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UNITED NATIONS, April 6: Adding more permanent members to the UN Security Council will not make the 15-member body more representative, democratic and accountable, a top Pakistani diplomat said Wednesday, while advocating expansion in the non-permanent category with the possibility of re-election.
"Increasing the size of the permanent category will add nothing to representativeness of the Council," Ambassador Maleeha Lodhi said as the deadlocked Inter-Governmental Negotiations aimed at restructuring the Security Council resumed the process.
Progress towards restructuring the Security Council remains blocked as India, Brazil, Germany and Japan -- known as the Group of Four -- push for permanent seats, while the Italy/Pakistan-led Uniting for Consensus (UfC) group firmly opposes any additional permanent members. As a compromise, UfC has proposed a new category of members -- not permanent members -- with longer duration in terms and a possibility to get re-elected once.
Despite a general agreement on enlarging the Council, as part of the UN reform process, member states remain sharply divided over the details.
The Security Council is currently composed of five permanent members -- Britain, China, France, Russia and the United States, and 10 non-permanent members that are elected in groups of five to two-year terms.
"We believe that 'representation based on equitable geographic/regional distribution' is the crux of Security Council reform while 'size of the Council' relates more to practical limitations," the Pakistan envoy said.
The only way to ensure accountability was elections on fixed terms, Ambassador Lodhi said, adding that without that process there was no genuine political representation.
"This is why the concept of regional representation does not, and cannot be assured by the permanent category," she said. "This is why equitable geographic distribution is absent in this category."
Ambassador Lodhi added, "The fact is that it is only the non-permanent category where seats are distributed according to equitable geographic distribution."
Full-scale negotiations to restructure the Security Council began in the General Assembly in February 2009 on five key areas -- the categories of membership, the question of veto, regional representation, size of an enlarged Security Council, and working methods of the council and its relationship with the General Assembly.
At the outset of her remarks, the Pakistani envoy said that all aspects of Security Council reform are inextricably inter-linked and intertwined.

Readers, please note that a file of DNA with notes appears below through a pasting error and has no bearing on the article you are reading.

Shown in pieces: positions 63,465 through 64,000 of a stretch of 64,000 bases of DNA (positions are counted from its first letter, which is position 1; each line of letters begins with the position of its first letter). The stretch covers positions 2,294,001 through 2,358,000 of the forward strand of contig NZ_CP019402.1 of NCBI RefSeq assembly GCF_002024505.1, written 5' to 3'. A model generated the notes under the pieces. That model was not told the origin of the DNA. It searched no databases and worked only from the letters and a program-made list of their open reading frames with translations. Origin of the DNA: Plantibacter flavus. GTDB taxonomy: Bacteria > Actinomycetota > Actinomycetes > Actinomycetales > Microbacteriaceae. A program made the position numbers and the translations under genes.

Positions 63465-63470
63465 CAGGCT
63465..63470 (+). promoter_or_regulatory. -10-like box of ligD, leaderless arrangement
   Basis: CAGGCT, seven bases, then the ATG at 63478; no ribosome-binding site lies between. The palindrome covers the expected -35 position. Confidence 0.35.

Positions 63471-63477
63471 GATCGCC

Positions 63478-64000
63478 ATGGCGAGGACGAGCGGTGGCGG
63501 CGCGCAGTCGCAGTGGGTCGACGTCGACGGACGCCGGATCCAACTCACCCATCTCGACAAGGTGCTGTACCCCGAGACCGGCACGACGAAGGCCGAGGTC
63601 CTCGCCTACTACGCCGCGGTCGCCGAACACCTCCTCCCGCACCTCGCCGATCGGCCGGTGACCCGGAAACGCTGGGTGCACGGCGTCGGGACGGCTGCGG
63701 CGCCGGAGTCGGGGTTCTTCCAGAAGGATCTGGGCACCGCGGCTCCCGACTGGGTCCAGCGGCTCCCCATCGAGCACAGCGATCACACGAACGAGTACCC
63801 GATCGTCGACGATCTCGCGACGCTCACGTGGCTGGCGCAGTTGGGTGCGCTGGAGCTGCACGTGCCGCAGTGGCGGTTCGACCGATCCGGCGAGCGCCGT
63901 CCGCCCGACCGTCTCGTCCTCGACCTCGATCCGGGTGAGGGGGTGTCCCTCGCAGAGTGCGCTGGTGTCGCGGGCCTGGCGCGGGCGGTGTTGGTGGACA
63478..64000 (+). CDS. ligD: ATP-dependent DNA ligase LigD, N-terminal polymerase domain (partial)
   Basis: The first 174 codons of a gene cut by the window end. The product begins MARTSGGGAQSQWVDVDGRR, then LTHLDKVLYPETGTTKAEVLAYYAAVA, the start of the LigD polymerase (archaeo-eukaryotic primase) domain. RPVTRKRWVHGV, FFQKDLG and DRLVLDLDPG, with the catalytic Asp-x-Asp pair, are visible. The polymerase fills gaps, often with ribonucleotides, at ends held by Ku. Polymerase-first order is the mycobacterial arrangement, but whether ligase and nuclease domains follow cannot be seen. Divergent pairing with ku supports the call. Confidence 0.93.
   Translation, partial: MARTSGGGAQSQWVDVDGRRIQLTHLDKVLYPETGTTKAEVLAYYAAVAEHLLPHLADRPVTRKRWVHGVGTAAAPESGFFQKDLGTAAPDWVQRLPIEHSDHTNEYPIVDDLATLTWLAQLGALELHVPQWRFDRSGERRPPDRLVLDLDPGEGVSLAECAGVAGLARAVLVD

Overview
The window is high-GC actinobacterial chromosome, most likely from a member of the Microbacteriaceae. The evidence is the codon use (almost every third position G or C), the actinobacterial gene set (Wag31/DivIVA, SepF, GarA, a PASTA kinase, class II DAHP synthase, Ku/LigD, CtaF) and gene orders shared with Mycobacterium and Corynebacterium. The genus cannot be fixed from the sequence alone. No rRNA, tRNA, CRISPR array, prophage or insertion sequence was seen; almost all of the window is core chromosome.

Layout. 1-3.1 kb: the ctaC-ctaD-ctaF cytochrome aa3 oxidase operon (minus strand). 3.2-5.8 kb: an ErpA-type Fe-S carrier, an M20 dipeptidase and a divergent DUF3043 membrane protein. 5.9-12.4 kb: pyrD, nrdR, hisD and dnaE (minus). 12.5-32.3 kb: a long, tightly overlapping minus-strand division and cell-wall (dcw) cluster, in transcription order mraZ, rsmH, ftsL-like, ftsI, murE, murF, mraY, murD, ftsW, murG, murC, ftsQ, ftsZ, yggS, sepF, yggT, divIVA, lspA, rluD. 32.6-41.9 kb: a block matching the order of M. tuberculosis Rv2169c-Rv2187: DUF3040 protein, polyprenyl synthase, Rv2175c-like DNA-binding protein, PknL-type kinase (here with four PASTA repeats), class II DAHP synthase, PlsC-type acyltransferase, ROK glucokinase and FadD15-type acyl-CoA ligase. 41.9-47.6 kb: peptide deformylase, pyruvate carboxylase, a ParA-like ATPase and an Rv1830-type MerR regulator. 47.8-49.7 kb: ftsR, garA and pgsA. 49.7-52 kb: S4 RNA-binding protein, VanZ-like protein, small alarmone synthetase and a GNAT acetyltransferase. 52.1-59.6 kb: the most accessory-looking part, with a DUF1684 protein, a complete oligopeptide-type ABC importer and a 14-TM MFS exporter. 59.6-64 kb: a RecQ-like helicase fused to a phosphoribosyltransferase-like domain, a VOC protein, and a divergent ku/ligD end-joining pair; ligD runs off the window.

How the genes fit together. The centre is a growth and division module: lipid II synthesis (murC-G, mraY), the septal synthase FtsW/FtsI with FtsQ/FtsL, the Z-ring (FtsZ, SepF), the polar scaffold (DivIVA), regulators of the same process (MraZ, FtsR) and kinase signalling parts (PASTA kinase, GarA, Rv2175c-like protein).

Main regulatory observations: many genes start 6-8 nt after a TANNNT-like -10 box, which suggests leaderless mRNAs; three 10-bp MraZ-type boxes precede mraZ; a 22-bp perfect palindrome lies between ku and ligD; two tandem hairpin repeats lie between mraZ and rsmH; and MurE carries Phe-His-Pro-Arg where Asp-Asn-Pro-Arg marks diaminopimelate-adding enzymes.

She emphasized that representation and accountability were inseparable concepts – the more the accountability, the better the representation. "This relationship also established that representation ceases to exist when there is no accountability,"
At present, it was pointed out that 67% of the Council is representative in a regionally distributed manner. If there were 11 permanent members in a Council of 25, the Council’s representativeness would diminish to 56%. In contrast, a Council of 26 with 21 elected members, - the UfC’s idea- would enhance the Council’s representativeness to 81 percent.
Pointing out that the Council’s representativeness had eroded over the last 50 years with the enlargement in the UN’s membership, she said the last time the Council was expanded to address the same challenge in the 1960s, ten seats were made available to 107 Member States – a ratio of 1:11. Today, if the Council was expanded to 25 members with 11 permanent members, the ratio would still remain a dismal 1:13. In contrast, the UfC’s compromise solution actually improves this ratio to 1:9.
"If our purpose in this reform is to enhance representation of the UN Member States in the Security Council, what is actually the purpose of proposals that undercut the opportunity to enhance the representation," she asked.
With regard to representation of cross-regional and sub-regional groups -- the OIC, Arab Group and SIDs (Small Islands Developing Countries), the Pakistani envoy said the options to address these aspirations would obviously increase with the increase in size that is available to meet these aspirations.
"Simply put, with limitations on overall size of the Council, any increase in the size of permanent category would jeopardize the possibilities to satisfy all such aspirations," she said. "This is why the UfC proposes a significant increase in the number of elected seats for Africa, Asia-Pacific and Latin America – the regional groups with more countries belonging to cross-regional and sub-regional groups.
"This is how Pakistan and the UfC wish to enhance the representation, of UN’s membership in the Security Council in a geographically equitable manner, on the basis of sovereign equality of States and the principles of democracy, accountability and effectiveness. We believe that a principled, logic-based approach can enable the IGN to address the legitimate aspirations of ALL regional, cross-regional and sub-regional groups.
"But so far the ambition for national power and privilege of some countries has eclipsed the common and collective benefit of all UN Member States," Ambassador Lodhi said obviously referring to the campaign for permanent seats by the Group of Four.